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More Future of the Past: a brief discussion of Jack Vance’s “The Demon Prince” series.

This is the first novel in the series. Published in 1964.

This is the first novel in the series. According to Wikipedia, it was published in 1964. But you’ll notice that this image claims it to be a 1963 Hugo winner.

I recently had the opportunity to re-read the “Demon Prince” series by Jack Vance. In preparing for this post, I found a 104 page treatise on Google Books  and the wikipedia article isn’t too bad either in giving a brief description of the world. I suggest checking both of them out. Vance’s settings often surprise with an unusual depth, especially for the work of one man. I won’t go too far into describing the world itself; I’ll leave that to wikipedia. Instead, I’d like to focus on a few of the things that I feel make it unique.

Most science-fiction that imagines a future spread of humanity across the galaxy assumes a one world government. Space travel and all the apparatus necessary for it would require massive organizations and resources. Hence, we have such fictional organizations as Star Fleet. But what if that wasn’t how it was? What if space travel was super cheap? What if people in the lower social orders could afford a simple craft with which they could prospect for new habitable planets like miners in 1849? What would would happen then? Enter the Oikumene and the Beyond.

The series begins in 1524. With the invention of the Jarnell Intersplit drive, humanity resets the calendar. Mankind has had 1500 years to colonize the galaxy before the story even begins. On the subject of the Intersplit function, Vance goes into more physics here than the typical science fantasy fare like Starwars. The Intersplit works something like the warp engines of Star Fleet as they were latter developed (Time Warp, factor 7 anyone?): making a bubble of the space-time around the ship and allowing that bubble to go faster than light speed. This allows Vance to get away from tricky relativity problems. He also makes a point to explain that most people know as much about this device as the typical person in the first world today understands water infrastructure and management. It’s enough that we have running water; why trouble ourselves further in understanding how it works? So, with space travel so cheap and accessible, what did people do? Quite simply, they tried to get away from each other and start new visionary societies based on theological or philosophical ideas.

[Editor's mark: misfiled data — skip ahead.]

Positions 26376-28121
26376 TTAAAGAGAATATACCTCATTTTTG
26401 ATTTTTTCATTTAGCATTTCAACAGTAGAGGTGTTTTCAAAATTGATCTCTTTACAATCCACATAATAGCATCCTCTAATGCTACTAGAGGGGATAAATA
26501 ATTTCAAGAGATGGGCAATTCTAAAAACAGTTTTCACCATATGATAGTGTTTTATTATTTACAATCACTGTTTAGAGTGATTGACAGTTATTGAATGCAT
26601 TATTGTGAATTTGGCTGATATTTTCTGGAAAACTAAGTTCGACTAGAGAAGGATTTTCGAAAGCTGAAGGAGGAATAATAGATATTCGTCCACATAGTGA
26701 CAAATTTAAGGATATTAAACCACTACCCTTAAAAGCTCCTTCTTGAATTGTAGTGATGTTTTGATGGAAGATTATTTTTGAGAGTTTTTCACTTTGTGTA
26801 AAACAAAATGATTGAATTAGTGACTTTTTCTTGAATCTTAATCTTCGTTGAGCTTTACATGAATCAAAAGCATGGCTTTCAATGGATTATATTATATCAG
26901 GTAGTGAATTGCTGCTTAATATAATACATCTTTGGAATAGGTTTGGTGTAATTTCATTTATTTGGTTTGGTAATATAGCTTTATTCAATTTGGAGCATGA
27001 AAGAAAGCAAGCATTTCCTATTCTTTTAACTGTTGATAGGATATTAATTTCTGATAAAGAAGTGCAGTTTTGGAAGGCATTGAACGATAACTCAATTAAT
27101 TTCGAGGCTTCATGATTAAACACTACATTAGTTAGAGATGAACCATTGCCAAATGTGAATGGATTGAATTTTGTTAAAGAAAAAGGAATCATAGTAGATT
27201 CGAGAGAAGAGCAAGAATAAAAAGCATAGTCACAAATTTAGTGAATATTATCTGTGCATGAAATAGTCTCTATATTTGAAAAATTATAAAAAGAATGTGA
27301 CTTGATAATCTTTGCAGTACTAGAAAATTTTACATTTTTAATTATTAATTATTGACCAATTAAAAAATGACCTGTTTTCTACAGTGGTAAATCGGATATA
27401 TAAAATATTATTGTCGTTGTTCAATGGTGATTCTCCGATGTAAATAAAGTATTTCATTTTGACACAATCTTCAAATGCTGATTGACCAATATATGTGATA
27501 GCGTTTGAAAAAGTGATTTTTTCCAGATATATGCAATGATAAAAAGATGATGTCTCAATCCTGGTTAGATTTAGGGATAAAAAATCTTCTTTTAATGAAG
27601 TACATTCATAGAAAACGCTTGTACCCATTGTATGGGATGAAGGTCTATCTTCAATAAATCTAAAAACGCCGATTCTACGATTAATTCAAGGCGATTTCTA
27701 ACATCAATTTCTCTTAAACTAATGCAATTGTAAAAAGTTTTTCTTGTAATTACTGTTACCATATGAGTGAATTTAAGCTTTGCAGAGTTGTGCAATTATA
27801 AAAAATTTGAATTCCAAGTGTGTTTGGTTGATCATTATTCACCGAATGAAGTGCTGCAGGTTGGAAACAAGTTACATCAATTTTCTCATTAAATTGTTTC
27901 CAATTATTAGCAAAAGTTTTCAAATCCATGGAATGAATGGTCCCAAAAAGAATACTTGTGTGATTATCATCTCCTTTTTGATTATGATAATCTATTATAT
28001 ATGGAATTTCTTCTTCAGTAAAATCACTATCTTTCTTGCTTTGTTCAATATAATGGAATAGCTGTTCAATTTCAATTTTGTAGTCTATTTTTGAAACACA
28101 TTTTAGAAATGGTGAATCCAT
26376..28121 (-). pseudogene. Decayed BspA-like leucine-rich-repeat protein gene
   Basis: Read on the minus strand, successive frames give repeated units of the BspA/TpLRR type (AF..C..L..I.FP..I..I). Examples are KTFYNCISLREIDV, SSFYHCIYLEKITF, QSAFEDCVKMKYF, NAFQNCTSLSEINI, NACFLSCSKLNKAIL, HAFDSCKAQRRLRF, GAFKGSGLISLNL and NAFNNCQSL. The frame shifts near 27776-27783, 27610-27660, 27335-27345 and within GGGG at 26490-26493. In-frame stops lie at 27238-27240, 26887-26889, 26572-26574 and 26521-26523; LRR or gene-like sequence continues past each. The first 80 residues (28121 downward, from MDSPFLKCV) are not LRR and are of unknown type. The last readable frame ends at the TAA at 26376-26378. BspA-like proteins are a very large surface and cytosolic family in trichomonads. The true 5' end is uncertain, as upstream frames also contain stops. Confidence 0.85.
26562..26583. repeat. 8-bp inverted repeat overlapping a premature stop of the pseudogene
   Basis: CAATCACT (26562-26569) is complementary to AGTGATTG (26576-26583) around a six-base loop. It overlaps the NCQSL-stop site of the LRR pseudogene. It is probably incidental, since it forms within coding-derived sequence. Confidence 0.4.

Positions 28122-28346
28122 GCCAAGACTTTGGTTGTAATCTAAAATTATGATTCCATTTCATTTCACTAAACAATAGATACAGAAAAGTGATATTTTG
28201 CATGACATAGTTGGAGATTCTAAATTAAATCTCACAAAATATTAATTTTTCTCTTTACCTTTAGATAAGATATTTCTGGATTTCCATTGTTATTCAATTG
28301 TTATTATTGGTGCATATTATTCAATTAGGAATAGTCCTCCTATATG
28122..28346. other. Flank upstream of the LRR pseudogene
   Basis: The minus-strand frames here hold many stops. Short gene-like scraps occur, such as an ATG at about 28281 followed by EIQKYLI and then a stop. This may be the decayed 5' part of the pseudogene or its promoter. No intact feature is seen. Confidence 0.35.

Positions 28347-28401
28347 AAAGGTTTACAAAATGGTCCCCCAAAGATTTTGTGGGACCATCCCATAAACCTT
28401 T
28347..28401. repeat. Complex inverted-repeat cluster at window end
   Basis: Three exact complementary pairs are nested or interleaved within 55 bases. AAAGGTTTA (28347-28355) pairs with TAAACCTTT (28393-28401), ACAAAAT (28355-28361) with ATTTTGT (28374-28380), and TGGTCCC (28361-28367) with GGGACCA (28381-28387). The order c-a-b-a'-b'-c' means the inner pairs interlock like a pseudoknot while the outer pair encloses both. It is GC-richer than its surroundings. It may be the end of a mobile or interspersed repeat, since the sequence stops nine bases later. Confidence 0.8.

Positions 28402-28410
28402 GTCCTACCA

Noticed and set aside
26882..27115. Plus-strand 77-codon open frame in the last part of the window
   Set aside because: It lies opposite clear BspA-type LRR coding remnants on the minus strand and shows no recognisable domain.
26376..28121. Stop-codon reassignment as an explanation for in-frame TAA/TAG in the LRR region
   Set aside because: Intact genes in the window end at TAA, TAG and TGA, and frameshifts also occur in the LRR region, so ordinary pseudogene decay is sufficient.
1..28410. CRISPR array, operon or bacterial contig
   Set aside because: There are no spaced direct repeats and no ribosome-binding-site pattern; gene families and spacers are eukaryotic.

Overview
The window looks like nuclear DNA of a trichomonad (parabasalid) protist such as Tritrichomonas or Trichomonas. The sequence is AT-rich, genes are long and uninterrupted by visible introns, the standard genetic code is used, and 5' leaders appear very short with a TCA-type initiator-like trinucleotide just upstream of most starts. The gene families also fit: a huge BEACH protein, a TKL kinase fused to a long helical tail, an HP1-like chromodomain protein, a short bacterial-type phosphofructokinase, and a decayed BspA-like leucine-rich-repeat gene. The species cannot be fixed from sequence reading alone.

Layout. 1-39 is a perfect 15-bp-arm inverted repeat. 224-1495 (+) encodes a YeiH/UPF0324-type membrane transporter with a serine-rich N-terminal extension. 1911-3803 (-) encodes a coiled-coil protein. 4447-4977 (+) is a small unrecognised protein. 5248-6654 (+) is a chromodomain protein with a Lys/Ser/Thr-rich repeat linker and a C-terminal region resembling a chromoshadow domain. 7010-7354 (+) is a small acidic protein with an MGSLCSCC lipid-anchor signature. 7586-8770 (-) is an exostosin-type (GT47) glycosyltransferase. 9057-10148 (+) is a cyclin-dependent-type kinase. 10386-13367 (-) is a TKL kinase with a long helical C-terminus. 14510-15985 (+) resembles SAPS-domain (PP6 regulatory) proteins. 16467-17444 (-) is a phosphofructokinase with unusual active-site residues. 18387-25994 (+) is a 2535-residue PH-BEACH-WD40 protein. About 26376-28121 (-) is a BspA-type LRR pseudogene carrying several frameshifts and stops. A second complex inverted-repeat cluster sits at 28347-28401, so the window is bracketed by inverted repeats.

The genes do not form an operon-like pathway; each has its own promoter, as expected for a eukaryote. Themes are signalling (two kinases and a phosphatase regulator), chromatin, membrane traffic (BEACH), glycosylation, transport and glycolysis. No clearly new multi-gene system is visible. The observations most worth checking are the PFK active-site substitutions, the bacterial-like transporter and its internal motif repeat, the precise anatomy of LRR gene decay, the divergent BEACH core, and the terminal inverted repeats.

The Oikumene -the known world of Vance’s series which is also a reference to the known world of antiquity-is as diverse and rich as The United Federation of Planets is monotone and generic. Humanity has fragmented into thousands of variations, cultures, and, in some cases, physical forms; there are even some tongue-in-cheek examples of humans becoming completely different species–let’s just say that Vance has no love for vegetarians. Vance excels at bringing all these cultures alive and making them fascinating. Take the Darsh, for example: a desert people who have a detailed cuisine, several cultural mannerisms, distinct dress, a whole culturally specific system of concepts and jargon, and a national sport which gets described in detail. After a while, I get the feeling that Vance did have a form that he would fill out for every new culture that appeared in his books: some template that worked for him. Unlike Tolkien, however, were the plot of the story is just a sideline for the world building, Vance focuses on the story and his characters. The immersion is much more effective since you’re more engaged in the action: plot plays to world and world plays to plot.